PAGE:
What if a drone can't be used for aerial measurements?
Last year, we were asked by a client to provide some aerial imagery to help with a query regarding the positions of some elements of a construction site compared to the positions stated in a planning application.
The area concerned appeared to be spread across a couple of kilometres squared with the only space suitable for Take off/Landing (TOAL) appeared to be a couple of Byways Open to All Traffic (BOAT) which weren’t ideal for use, plus the distance from these locations would have meant that the 500m Visual Line Of Sight limit would not be sufficient for imaging the required locations.
Looking at Google Earth, Google maps and Bing Maps, it appeared that some stage of the construction was visible, though not the parts that the client was interested in. They had, recently, had the opportunity to take some aerial photographs from an aircraft, but being far from NADIR images it wasn’t really possible to garner any useful accurate measurements from them.
We suggested purchasing some current, or very recently acquired, satellite imagery of the area, something that has been more commonly available in the recent past. Although nowhere near the current cm level accuracy available from drones (at least in lower cost satellite images!) it could be possible to obtain, for a reasonable cost, fairly recent images of the area in question, with accuracy somewhere close to 300-500cm/pixel, which would be good enough for their needs.
Doing an internet search, several providers of satellite imagery were found, we settled on www.spymesat.com as it seemed to be one of the easiest to navigate, and seemed to have a lot of options for images. It would be possible to ‘order’ an image from a subsequent ‘flyover’, but at a cost of possibly in excess of $1000, and the probability that cloud cover could obscure some of the required locations, we did a search of the location to see any images in their archives.
Eventually, we found a fairly recent image that had little cloud cover, and the locations required, although from a few weeks earlier, it appeared to have the locations of interest shown. Measuring the extents of the site using google maps, it was close to 2km x 2km, so the equivalent GEOTIFF image was selected using the approximate latitude and longitude of the centre of the site. This was then purchased and downloaded.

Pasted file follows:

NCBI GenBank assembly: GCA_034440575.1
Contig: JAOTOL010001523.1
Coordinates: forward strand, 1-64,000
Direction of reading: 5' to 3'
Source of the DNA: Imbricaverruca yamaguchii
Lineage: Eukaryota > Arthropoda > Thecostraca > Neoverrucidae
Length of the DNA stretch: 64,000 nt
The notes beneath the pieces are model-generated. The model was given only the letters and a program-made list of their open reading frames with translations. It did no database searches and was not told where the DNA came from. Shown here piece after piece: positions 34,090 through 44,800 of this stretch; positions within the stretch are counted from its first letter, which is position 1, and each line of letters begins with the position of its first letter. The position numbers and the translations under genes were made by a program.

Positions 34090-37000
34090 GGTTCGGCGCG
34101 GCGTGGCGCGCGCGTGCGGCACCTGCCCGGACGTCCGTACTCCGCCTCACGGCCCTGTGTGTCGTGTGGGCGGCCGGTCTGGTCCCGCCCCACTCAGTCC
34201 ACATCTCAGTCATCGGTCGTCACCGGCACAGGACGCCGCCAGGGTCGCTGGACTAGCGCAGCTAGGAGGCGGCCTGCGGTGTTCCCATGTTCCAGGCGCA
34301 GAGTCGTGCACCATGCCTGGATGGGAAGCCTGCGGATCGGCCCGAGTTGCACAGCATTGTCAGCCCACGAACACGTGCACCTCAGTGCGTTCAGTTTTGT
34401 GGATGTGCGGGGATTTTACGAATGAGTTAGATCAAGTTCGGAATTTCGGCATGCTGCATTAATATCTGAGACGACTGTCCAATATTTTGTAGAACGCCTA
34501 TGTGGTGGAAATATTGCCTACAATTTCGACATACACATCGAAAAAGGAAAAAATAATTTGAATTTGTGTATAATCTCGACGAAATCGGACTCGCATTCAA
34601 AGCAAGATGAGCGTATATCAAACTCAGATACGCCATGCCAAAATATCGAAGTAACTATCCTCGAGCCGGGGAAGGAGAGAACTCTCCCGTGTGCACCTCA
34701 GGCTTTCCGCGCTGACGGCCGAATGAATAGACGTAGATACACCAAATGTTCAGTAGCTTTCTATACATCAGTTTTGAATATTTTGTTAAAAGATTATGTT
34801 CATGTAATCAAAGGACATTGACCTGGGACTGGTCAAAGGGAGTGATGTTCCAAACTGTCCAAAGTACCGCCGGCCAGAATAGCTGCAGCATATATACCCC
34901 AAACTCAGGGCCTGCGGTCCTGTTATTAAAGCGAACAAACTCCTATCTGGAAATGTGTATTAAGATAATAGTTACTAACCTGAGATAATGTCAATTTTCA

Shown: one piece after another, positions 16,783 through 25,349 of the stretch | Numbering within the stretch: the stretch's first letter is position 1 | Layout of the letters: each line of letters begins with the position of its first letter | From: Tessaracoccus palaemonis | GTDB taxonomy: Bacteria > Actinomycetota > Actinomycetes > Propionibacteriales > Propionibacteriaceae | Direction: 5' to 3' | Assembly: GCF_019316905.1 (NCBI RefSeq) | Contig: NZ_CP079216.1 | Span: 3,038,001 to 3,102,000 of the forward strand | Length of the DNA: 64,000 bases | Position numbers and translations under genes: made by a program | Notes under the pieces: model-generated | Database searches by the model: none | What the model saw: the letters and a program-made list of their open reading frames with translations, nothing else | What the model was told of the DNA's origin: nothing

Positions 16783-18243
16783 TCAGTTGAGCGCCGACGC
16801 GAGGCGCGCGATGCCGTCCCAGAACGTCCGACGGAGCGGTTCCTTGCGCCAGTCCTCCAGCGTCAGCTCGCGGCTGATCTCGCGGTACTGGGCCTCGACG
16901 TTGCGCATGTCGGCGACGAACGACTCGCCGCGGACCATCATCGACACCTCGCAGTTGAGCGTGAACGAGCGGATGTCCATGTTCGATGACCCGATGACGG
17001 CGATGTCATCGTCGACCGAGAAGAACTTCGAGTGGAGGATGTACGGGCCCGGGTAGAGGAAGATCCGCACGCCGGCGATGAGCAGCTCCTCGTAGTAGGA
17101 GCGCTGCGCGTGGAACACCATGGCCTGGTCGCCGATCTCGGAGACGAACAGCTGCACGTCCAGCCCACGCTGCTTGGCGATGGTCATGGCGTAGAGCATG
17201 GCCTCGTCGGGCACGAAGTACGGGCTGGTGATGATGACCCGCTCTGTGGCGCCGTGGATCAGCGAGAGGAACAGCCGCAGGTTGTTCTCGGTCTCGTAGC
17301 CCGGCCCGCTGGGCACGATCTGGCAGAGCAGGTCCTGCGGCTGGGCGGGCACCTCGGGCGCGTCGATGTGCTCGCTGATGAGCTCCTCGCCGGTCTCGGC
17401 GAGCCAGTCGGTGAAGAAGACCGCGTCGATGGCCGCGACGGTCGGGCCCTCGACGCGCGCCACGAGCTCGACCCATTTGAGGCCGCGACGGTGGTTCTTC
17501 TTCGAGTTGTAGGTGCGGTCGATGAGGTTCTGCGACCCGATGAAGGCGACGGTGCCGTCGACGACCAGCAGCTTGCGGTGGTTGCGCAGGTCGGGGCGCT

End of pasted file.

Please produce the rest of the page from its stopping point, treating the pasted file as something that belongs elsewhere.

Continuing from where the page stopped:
As a basic ‘sanity check’ the GEOTIFF was imported into Google Earth to ensure that any landmarks, roads and tracks etc on the the edges of the image coincided with the corresponding landmarks, roads and tracks on Google Earth. As expected it all appeared to line up after checking for details along the edges of the geotiff lining up exactly against the older image in Google Earth.We were then able to continue to find the latitude and longitude of the parts of the site that were of interest.
The GEOTIFF was then imported into a Linux instance of QGIS (https://www.qgis.org/en/site/) as a new raster layer.
In order to precisely find the location of each item of interest, it was necessary to zoom into the image, and select the approximate centre of each item of interest. clicking the mouse at each location displayed the latitude and longitude which were noted.
Since the locations in the planning notice were quoted in ‘Eastings and Northings’ the latitude and longitude were converted using the online tool provided by the British Geological Survey (https://webapps.bgs.ac.uk/data/webservices/convertForm.cfm) and reported as such to client.
If you have any need for aerial or drone imagery, or help in areas where access for drone imaging could be difficult, by all means contact us.
Alternatively, give us a call on (01584) 517070